Topics for May
Copyright (c) 1998 Commodity Systems Inc. (CSI). All rights are reserved.
Topics discussed in this month's journal.
The new Millennium is fast approaching and everyone seems to be looking forward to Y2K and beyond. With little more than one-half year remaining in this century, we thought it might be fun and informative to take a peek into our data archives to see what the situation was like for commodity traders 100 years ago. Please join us in exploring a historical snapshot of 1899.
We begin our journey by opening a two-inch thick, bound edition of the financial pages of The Daily Trade Bulletin for the entire 1899 year. The pages are musty, very fragile, and likely to tear in the absence of great care. The volume measures about 26 by 18 inches, which was the size of a full newspaper page back then. Each day of the year is reported in sufficient detail to require four or more pages of news stories and tabulations, covering mostly domestic commerce.
On May 1st, May Day, 1899 The Daily Trade Bulletin celebrated its 33rd year of publication. They reported on futures and cash markets in the U.S. and overseas. Chicago offered price quotes for Chicago Board of Trade Wheat, Corn, Oats, Mess Pork, Lard and Short Rib beef sides. Each of these six markets traded three futures contracts with deliveries in May '99, July '99 and September '99. Basis the May contract, the price of wheat was 71 7/8ths cents per bushel, corn closed at 34 1/8, and Oats closed at 26 1/2.
The New York Cotton market report included quotes on seven delivery months from May '99 through November '99, with prices of 5 cents to 6 cents per pound. Many other futures markets were listed for trade in the grain complex. New York, Baltimore, St. Louis, Toledo, Minneapolis, Duluth and Detroit all reported active trading in future wheat and corn. What happened to all those markets?
The New York stock exchange report showed their full complex of 37 stocks, of which twenty were railroads. A sampling from the list included General Electric, Glucose Sugar, Peoples Gas Company, American Sugar, National Lead, Consolidated Gas, Tennessee Coal, American Steel and Wire, Western Union Telegraph, National Steel, Leather Industries, and Federal Steel. A sampling of the railroads includes the New York Central, Rock Island, Reading, Pennsylvania, Delaware and Hudson, Missouri Pacific and Northern Pacific.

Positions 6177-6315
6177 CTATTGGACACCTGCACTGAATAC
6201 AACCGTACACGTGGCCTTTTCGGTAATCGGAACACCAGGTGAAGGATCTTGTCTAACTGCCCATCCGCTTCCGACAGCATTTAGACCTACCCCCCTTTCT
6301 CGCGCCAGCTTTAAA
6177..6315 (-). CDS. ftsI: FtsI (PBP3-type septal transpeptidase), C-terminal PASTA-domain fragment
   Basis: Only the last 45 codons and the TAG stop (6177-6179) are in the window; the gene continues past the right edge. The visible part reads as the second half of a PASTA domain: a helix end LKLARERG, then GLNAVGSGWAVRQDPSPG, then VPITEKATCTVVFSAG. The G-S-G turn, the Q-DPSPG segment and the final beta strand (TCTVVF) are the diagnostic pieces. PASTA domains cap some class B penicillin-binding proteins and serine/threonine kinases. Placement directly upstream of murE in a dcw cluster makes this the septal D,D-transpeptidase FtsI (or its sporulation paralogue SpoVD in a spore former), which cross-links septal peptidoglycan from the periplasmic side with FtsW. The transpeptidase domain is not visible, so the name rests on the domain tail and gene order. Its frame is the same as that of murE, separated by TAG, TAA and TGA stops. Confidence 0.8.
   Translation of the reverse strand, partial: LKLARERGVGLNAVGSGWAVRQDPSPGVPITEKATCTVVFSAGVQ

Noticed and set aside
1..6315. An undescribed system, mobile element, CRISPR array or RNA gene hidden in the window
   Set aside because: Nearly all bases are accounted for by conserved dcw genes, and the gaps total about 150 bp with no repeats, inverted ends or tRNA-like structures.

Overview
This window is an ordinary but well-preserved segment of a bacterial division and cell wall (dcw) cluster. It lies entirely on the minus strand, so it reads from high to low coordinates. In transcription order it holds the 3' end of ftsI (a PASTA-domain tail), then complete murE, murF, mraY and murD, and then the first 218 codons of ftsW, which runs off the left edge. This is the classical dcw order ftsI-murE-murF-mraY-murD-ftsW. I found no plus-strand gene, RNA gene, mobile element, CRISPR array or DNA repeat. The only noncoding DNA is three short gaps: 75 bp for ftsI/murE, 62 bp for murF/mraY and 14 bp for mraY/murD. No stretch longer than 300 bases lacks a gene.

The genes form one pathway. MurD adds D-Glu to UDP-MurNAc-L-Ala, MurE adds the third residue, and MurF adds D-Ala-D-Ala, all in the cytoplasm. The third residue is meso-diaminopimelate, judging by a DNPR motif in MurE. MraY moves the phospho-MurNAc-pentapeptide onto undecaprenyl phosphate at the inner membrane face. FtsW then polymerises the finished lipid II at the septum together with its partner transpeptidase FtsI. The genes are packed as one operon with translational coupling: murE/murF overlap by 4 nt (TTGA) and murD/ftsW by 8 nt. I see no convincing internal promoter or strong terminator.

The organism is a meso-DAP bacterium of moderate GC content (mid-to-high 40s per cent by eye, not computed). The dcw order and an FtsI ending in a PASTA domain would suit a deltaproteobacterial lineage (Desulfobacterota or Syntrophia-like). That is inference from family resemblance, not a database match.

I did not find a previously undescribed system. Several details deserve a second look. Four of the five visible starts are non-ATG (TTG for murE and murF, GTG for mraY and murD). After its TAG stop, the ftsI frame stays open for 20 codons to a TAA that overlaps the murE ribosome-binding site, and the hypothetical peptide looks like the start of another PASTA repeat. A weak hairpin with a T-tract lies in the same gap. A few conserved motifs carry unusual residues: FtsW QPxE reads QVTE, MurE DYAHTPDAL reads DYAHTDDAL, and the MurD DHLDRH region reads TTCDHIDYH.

In the local Chicago Stock Exchange, cable stocks (telephone and telegraph) attracted the most attention on May 1st. The Chicago stocks mirrored New York's in that they were heavy in railroad and transportation companies (eleven of 27), but they also included National Biscuit, Diamond Match, Tin Plate and the Masonic Temple.
The newspaper also reported on T.Bill commerce with Spain (which redeemed its Bills at an exchange rate unfavorable to the U.S.) and Germany. The business page tracked commerce in gold, spirits (whiskey), salted bellies, hay, timothy, flax, clover, green hams, rye, barley, and middlings (pork or bacon between the ham and the shoulder). No commerce between the U.S. and Japan was reported. Dry weather was noted in Russia and Kansas.
One hundred years ago, there was only one mention of the upcoming 20th century in this trade publication. On the very last day of 1899, the newspaper announced, "The publishers of the Daily Trade Bulletin desire to extend their thanks to the Commission Merchants, Provision Dealers, Packers, and Bankers of Chicago for their liberal patronage during 1899, and wish them all 'A Happy New Year' and an increased trade in all branches during 1900." There was no incident of the magnitude we are experiencing today. The most they really had to do was perhaps rewind their Regulators for another week of time-keeping continuity.